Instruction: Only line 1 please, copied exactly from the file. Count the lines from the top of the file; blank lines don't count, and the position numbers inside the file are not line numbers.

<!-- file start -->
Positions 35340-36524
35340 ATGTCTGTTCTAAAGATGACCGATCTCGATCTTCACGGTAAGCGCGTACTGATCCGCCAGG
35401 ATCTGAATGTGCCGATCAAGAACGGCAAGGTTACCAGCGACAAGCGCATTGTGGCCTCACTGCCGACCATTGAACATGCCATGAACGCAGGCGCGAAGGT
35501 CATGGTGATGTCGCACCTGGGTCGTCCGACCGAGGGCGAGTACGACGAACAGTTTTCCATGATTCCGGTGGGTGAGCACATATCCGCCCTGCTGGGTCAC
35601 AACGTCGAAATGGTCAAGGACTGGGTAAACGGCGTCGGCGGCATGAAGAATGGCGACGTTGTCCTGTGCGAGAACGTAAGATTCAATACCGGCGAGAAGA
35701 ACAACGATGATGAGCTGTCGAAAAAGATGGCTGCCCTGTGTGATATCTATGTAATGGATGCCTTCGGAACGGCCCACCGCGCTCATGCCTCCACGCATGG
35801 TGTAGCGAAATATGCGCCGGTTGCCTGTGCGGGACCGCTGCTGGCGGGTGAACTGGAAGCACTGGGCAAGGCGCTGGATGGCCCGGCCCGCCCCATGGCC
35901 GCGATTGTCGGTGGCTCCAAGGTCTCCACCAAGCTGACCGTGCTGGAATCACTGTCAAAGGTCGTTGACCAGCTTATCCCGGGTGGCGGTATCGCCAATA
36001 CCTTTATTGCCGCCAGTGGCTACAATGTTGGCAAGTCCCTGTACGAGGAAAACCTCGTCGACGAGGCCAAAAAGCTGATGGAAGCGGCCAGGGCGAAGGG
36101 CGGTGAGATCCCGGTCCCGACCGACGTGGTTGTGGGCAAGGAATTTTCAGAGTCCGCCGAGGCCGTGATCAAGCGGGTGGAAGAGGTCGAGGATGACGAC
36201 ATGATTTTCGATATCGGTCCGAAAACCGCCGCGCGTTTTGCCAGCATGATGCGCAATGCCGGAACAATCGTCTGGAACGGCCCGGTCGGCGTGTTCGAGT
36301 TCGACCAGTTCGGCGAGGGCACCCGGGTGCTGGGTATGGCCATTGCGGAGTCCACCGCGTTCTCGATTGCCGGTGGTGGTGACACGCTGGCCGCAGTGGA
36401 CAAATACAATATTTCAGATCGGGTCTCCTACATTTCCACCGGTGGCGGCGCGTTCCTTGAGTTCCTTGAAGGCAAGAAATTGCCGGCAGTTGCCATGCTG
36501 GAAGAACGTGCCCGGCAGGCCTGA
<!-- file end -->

Positions 35340-36524